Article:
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Credit and the Labor Share: Evidence from U.S. States

Author

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  • Leblebicioglu, Asli

    () (University of Texas at Dallas)

  • Weinberger, Ariel

    (University of Oklahoma)

Abstract

We analyze the role of credit markets in explaining the changes in the U.S. labor share by evaluating the effects of state-level banking deregulation, which resulted in improved access to cheaper credit. Utilizing a difference-in-differences strategy, we provide causal evidence showing labor share declined following the interstate banking deregulation. We show that the lower cost of credit, increase in the availability of credit, and greater bank competition in each state are mechanisms that led to the decline in the labor share. We use this evidence to obtain the elasticity of labor share with respect to borrowing costs, which itself is informative about the aggregate elasticity of substitution between capital and labor. Finally, we focus on manufacturing and services to show that the impact of banking deregulation is particularly important in capital intensive and external finance dependent industries.

Suggested Citation

  • Leblebicioglu, Asli & Weinberger, Ariel, 2017. "Credit and the Labor Share: Evidence from U.S. States," Globalization Institute Working Papers 326, Federal Reserve Bank of Dallas.
  • Handle: RePEc:fip:feddgw:326
    DOI: 10.24149/gwp326
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    References listed on IDEAS

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    1. Jith Jayaratne & Philip E. Strahan, 1996. "The Finance-Growth Nexus: Evidence from Bank Branch Deregulation," The Quarterly Journal of Economics, Oxford University Press, vol. 111(3), pages 639-670.
    2. Maya Eden & Paul Gaggl, 2018. "On the Welfare Implications of Automation," Review of Economic Dynamics, Elsevier for the Society for Economic Dynamics, vol. 29, pages 15-43, July.
    3. Nicola Cetorelli & Philip E. Strahan, 2006. "Finance as a Barrier to Entry: Bank Competition and Industry Structure in Local U.S. Markets," Journal of Finance, American Finance Association, vol. 61(1), pages 437-461, February.
    4. Kandilov, Ivan T. & Leblebicio─člu, Asli & Petkova, Neviana, 2016. "The impact of banking deregulation on inbound foreign direct investment: Transaction-level evidence from the United States," Journal of International Economics, Elsevier, vol. 100(C), pages 138-159.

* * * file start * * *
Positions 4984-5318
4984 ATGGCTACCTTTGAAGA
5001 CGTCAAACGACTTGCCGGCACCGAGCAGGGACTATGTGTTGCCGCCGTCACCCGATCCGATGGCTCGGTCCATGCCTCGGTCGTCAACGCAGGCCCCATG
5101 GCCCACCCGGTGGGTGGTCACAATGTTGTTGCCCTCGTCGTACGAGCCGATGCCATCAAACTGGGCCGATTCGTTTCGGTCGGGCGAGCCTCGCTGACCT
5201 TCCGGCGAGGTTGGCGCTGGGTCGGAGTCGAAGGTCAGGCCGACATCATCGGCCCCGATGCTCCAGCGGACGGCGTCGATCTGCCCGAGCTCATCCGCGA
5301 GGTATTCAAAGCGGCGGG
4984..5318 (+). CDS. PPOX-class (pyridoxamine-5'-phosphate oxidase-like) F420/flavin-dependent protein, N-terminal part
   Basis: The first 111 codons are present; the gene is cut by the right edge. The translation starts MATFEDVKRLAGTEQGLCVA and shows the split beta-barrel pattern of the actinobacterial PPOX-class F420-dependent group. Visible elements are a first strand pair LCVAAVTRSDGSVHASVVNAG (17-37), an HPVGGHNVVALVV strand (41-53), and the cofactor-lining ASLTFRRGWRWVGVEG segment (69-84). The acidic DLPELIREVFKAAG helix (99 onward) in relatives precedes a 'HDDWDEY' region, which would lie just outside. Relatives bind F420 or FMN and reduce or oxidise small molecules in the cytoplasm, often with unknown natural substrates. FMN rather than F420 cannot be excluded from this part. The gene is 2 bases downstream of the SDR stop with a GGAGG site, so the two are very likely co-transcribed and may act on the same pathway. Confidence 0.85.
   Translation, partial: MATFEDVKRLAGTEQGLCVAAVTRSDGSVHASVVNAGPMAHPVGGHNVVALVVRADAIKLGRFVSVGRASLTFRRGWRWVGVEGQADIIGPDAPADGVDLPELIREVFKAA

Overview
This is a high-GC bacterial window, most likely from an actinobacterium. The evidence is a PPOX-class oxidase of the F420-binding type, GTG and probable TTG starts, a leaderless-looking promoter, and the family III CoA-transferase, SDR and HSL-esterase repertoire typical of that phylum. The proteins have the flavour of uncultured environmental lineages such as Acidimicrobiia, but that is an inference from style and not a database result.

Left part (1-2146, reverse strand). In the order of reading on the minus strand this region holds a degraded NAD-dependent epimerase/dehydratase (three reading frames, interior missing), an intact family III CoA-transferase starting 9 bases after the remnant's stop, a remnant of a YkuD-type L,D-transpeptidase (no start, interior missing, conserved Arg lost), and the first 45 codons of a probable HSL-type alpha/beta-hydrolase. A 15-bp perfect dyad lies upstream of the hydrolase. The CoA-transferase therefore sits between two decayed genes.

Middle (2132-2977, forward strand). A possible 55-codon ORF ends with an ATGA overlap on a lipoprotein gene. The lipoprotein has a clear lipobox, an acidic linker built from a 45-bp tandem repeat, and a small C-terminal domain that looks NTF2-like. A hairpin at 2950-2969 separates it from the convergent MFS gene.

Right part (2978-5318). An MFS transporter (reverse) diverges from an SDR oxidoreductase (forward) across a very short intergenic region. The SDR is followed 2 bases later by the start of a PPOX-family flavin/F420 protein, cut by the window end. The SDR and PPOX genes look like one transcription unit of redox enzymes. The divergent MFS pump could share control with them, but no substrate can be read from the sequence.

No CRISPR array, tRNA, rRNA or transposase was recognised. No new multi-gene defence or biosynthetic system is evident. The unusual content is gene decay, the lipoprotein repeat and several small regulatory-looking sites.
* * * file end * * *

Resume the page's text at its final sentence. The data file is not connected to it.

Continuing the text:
5. Cacciatore, Matteo & Ghironi, Fabio & Stebunovs, Viktors, 2015. "The domestic and international effects of interstate U.S. banking," Journal of International Economics, Elsevier, vol. 95(2), pages 171-187.
    6. Matthew Rognlie, 2015. "Deciphering the Fall and Rise in the Net Capital Share: Accumulation or Scarcity?," Brookings Papers on Economic Activity, Economic Studies Program, The Brookings Institution, vol. 46(1 (Spring), pages 1-69.
    7. Yuliya Demyanyk & Charlotte Ostergaard & Bent E. Sorensen, 2007. "Banking deregulation helps small business owners stabilize their income," The Regional Economist, Federal Reserve Bank of St. Louis, issue Apr, pages 10-11.
    8. Freeman, Donald G., 2002. "Did state bank branching deregulation produce large growth effects?," Economics Letters, Elsevier, vol. 75(3), pages 383-389, May.
    9. Nicolas Vincent & Matthias Kehrig, 2017. "Growing Productivity without Growing Wages: The Micro-Level Anatomy of the Aggregate Labor Share Decline," 2017 Meeting Papers 739, Society for Economic Dynamics.
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    Citations

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    Cited by:

    1. Grossman, Gene M. & Helpman, Elhanan & Oberfield, Ezra & Sampson, Thomas, 2017. "The productivity slowdown and the declining labor share: a neoclassical exploration," LSE Research Online Documents on Economics 86597, London School of Economics and Political Science, LSE Library.
    2. Gene Grossman & Elhanan Helpman & Ezra Oberfield & Thomas Sampson, 2018. "The Productivity Slowdown and the Declining Labor Share," 2018 Meeting Papers 169, Society for Economic Dynamics.

    More about this item

    JEL classification:

    • E21 - Macroeconomics and Monetary Economics - - Consumption, Saving, Production, Employment, and Investment - - - Consumption; Saving; Wealth
    • E22 - Macroeconomics and Monetary Economics - - Consumption, Saving, Production, Employment, and Investment - - - Investment; Capital; Intangible Capital; Capacity
    • E25 - Macroeconomics and Monetary Economics - - Consumption, Saving, Production, Employment, and Investment - - - Aggregate Factor Income Distribution
    • G21 - Financial Economics - - Financial Institutions and Services - - - Banks; Other Depository Institutions; Micro Finance Institutions; Mortgages
    • G28 - Financial Economics - - Financial Institutions and Services - - - Government Policy and Regulation

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